HONG KONG — U.S. Defense Secretary Chuck Hagel is in Japan for talks with high-level officials. Upon arrival, he reassured the country that America is committed to Japan's security, but analysts say his mission is complicated by regional disputes over territory, as well as some lack of clarity in the U.S.'s own strategy.
Hagel is in the region to strengthen U.S. cooperation with its Asian allies on military and security issues, which White House officials said is essential in keeping Asia prosperous.
On Saturday, he said there is no evidence the U.S. is doing anything but strengthening its commitment to the security of Japan.
The trip comes as looming territorial disputes and growing nationalism have pulled countries in East and Southeast Asia further apart. The White House has admitted that the situation is “imperfect,” but has also stated its commitment to playing a positive role.
Alejandro Reyes, a visiting professor at Hong Kong University and studies U.S. foreign policy in the region, says that new governments in China, Japan and Korea are pushing for radical reforms at home and need to shore up the support of their own people.
“How do you do that? Partly, as you can see it in Russia too, and in the United States, in many different countries these things happen, that in order to boost your domestic political support you can use your foreign policy if you will, not to be reckless necessarily but at least to gear up some nationalist sentiment, patriotic fervor,” he said.
Patriotic fervor does not bode well with security cooperation.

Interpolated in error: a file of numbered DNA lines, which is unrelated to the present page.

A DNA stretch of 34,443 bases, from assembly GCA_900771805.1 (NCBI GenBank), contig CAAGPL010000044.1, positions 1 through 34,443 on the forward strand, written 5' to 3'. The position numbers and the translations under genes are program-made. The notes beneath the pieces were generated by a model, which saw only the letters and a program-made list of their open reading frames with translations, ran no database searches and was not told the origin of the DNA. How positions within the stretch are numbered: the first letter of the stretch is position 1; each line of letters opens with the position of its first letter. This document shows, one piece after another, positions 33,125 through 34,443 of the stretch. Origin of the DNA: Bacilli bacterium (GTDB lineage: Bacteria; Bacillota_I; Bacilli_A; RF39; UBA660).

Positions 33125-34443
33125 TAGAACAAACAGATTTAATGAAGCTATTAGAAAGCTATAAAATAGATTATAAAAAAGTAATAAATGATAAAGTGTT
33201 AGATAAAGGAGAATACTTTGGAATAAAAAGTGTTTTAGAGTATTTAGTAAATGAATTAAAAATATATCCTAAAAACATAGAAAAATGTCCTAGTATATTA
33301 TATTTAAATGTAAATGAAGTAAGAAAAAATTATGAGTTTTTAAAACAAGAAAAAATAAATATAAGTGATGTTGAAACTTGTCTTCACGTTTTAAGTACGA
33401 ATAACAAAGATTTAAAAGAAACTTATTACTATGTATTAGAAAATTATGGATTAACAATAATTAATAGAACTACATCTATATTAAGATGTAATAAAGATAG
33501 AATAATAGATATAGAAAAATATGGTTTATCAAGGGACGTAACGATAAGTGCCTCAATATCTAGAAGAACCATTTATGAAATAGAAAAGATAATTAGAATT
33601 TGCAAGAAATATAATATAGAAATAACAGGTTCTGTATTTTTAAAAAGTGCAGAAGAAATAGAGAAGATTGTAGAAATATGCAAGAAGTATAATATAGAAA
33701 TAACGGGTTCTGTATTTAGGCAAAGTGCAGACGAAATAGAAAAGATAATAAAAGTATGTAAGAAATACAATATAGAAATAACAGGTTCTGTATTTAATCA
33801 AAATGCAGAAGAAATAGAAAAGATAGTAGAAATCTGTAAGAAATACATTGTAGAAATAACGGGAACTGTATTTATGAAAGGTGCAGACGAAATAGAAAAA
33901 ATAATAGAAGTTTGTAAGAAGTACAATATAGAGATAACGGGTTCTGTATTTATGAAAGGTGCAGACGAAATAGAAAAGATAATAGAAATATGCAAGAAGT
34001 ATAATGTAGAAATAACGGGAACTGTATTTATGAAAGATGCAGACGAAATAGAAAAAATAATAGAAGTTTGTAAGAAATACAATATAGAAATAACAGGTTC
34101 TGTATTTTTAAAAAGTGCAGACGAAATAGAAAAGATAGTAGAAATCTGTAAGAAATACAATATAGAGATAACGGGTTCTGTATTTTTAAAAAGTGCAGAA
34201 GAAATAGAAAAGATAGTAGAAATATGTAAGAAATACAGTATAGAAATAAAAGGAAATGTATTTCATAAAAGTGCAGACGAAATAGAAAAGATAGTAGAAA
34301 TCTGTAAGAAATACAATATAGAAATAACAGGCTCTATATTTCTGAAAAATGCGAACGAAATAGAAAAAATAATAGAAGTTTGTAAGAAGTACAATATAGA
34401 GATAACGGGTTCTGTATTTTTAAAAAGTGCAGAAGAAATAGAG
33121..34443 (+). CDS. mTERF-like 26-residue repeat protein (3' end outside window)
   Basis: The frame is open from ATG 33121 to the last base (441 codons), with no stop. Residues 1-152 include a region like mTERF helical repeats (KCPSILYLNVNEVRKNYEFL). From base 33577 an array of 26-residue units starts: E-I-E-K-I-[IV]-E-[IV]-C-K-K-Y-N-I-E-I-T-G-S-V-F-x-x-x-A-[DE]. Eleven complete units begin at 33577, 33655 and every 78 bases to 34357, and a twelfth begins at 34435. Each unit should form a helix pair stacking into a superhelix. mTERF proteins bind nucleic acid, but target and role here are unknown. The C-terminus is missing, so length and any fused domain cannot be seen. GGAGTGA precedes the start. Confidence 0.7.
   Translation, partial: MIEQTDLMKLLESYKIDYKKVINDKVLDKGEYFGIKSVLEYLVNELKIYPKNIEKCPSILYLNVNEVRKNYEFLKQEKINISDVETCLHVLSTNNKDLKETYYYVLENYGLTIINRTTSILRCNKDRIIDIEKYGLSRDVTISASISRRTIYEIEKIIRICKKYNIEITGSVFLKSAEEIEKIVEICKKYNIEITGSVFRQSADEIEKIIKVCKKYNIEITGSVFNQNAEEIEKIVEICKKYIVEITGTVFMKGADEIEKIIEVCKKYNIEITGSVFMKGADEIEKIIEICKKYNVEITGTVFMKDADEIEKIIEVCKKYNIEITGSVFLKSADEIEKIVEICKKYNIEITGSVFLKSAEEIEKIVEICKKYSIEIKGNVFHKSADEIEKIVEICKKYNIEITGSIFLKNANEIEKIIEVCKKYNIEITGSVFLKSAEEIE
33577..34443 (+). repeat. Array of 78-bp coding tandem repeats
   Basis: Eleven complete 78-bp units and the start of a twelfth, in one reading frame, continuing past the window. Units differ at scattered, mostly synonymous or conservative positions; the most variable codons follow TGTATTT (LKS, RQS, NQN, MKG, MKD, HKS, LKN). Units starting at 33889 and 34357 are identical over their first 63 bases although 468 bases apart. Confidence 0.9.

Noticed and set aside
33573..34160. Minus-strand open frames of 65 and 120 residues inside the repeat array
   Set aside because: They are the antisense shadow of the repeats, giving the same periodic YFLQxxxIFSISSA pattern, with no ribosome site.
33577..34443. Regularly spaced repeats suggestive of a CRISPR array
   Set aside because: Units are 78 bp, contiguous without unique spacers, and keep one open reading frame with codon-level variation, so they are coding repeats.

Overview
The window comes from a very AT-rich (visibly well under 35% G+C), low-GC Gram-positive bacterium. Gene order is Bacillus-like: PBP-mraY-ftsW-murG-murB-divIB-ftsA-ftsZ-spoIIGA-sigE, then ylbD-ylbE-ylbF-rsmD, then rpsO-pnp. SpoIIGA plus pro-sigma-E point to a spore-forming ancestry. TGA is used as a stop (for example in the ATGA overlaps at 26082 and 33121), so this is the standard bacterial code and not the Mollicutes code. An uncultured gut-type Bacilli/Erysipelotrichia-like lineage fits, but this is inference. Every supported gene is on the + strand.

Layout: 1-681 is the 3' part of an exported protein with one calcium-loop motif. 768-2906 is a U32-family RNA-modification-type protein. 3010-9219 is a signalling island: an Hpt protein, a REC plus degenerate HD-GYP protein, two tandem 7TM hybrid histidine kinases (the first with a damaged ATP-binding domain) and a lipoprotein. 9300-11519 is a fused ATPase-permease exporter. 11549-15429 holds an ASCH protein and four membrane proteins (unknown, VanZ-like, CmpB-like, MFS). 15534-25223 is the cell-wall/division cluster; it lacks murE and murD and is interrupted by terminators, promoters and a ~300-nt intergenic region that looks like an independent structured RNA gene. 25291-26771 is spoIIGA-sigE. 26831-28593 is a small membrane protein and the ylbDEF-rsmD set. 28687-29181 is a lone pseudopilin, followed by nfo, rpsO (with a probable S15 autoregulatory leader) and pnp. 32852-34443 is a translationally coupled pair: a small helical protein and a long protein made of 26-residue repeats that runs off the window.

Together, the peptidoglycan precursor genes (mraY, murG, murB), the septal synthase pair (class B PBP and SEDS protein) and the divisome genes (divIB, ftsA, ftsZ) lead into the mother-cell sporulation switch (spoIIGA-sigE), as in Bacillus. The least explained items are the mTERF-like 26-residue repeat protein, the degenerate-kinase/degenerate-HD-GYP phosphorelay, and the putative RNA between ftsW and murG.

Ahead of Hagel's visit, the United States decided to withdraw its participation in a ship parade held by China, after Beijing refused to invite Japan.
The two Asian neighbors are caught in a bitter territorial dispute over small islands in the rich resource waters northeast of Taiwan.
The United States has maintained neutrality on the issue, but as Japan's closest ally in the region, Washington has a treaty obligation to defend the country in case of aggression.
Reyes says that budget restructuring within the U.S. military, as well as a cautious posture in President Barack Obama's foreign policy elsewhere has some ramifications in Asia as well.
“The hard question, particularly when leaders in this region look at what is gone on in Syria, what's gone on in Ukraine, the president drawing red lines and not actually backing up its words, there are questions, legitimate questions particularly I would say in Japan what would happen if there was conflict between China and Japan? Would the United States actually come on the side of Japan as strongly as the Japanese might hope?” said Reyes.
On Saturday, Hagel said that it is predictable that an event such as Russia's annexation of Crimea might resonate in other areas of the world, including Asia.
He said, anytime a nation tries to impose its will to violate the territorial integrity of another nation by force, the world takes note.
Hagel added that in such a crisis "allies are going to look at each other to be assured."